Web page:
Eco-friendly plastics made from sugars show ‘unprecedented’ properties
The search for sustainable alternatives to common plastics has researchers investigating how their building blocks can come from sources other than oil, and for the scientists behind a promising new study, it’s led them straight to the sweet stuff. The team produced a new form of plastic with “unprecedented” mechanical properties that are maintained through standard recycling processes, and succeeded in doing so using sugar-derived materials as a starting point.
The breakthrough comes from scientists at the University of Birmingham in the UK and Duke University in the US, who, in their quest for more durable plastics, have turned to sugar alcohols. These organic compounds have a similar chemical structure to the sugars they are derived from, which scientists believe can bring unique benefits to plastic production.
The two compounds in question are isoidide and isomannide, both of which exhibit rigid rings of atoms that scientists have been able to use as building blocks for a new family of polymers. The isoidide-based polymer exhibited stiffness and malleability similar to typical plastics, and strength comparable to high-grade engineering plastics.
The polymer made from isomannide, on the other hand, had similar strength and toughness, but with a high degree of elasticity that allowed it to recover its shape after deformation. The characteristics of both have been retained after being subjected to the common recycling methods of spraying and heat treatment.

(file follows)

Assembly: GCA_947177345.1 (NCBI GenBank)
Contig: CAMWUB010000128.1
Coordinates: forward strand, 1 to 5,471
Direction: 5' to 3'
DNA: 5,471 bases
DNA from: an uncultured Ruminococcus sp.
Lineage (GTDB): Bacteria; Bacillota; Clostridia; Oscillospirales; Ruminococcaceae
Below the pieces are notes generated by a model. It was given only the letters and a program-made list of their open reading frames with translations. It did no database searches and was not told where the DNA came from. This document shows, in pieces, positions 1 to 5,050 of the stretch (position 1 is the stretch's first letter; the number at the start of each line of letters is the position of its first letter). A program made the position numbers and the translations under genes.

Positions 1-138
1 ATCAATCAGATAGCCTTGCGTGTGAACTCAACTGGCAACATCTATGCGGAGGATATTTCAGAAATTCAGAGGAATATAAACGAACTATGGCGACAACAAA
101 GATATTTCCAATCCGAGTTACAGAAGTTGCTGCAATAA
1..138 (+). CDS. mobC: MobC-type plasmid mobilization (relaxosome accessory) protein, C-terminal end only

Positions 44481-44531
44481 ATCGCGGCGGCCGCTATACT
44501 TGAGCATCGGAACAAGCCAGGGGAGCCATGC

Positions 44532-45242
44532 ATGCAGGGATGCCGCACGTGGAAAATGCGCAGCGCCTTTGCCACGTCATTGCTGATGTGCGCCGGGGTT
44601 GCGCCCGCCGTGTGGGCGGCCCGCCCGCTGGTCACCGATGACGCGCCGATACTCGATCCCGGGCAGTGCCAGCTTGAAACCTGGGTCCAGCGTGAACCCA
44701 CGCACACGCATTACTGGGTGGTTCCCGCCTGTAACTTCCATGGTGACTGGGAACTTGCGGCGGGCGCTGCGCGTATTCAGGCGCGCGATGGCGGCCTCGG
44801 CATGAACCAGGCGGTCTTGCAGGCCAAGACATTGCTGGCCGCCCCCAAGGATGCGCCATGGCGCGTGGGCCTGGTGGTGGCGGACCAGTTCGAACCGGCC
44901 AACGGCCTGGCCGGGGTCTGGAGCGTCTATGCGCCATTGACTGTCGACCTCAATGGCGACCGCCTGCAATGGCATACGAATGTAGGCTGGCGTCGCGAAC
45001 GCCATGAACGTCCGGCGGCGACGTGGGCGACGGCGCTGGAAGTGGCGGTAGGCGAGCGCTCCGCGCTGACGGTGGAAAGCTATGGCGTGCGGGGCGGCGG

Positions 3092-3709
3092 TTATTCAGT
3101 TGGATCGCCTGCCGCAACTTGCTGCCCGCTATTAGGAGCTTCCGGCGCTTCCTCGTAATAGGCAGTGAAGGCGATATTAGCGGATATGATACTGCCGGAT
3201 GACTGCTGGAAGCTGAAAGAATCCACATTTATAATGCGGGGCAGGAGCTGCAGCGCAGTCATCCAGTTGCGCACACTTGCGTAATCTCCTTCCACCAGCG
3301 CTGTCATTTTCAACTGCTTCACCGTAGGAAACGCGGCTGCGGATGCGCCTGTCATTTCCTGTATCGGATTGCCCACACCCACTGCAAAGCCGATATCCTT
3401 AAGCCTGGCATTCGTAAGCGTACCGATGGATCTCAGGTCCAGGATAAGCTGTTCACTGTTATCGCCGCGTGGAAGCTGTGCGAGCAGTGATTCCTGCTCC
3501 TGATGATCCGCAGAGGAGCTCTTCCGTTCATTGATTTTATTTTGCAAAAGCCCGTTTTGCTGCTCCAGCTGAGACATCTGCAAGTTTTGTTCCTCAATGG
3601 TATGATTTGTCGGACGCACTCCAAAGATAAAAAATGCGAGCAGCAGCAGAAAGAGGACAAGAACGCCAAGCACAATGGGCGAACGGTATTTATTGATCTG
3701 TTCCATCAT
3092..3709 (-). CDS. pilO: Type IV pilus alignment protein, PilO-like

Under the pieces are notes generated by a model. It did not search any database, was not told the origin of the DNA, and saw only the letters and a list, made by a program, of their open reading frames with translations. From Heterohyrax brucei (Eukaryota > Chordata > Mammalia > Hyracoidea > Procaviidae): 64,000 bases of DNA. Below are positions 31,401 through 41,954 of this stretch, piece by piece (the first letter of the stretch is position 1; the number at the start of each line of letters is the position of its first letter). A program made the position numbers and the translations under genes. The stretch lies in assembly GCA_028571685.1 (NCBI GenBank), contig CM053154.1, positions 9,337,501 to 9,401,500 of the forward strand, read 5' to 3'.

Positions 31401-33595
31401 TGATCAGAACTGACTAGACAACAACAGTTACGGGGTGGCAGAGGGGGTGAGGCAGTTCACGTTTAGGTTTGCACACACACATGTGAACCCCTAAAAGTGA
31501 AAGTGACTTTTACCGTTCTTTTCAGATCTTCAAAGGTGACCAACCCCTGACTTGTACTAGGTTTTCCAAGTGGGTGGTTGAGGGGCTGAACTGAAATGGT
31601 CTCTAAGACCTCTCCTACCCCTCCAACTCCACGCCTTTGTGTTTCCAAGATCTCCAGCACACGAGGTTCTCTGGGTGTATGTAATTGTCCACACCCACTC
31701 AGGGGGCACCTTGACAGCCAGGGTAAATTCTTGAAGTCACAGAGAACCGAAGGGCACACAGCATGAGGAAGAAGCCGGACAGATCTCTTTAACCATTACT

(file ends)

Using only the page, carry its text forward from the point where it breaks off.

The team used computer modeling to study how the unique spatial arrangement of atoms in compounds gives them these different properties, a discipline known as stereochemistry. In the next step, the scientists created plastics using both building blocks, allowing them to adjust mechanical properties and degradation rates independently of each other. This opens up the prospect of creating durable plastics with desired degradation rates, without impacting their mechanical performance.
“Our results really demonstrate how stereochemistry can be used as a central theme to design durable materials with truly unprecedented mechanical properties,” said Duke University professor Dr. Matthew Becker.
The team has filed a patent application for the technology and is looking for industrial partners to help bring it to market. The hope is that sugar-based plastics can offer a more sustainable option not only in terms of production, but also disposal, with petroleum-based plastics sometimes taking centuries to break down.
“This study really shows what is possible with sustainable plastics,” says Professor Andrew Dove. “While we need to do more work to reduce costs and study the potential environmental impact of these materials, in the long term it is possible that these types of materials could replace petrochemical-based plastics which do not degrade easily. in the environment.”
The research was published in the Journal of the American Chemical Society.
Source: University of Birmingham via Phys.org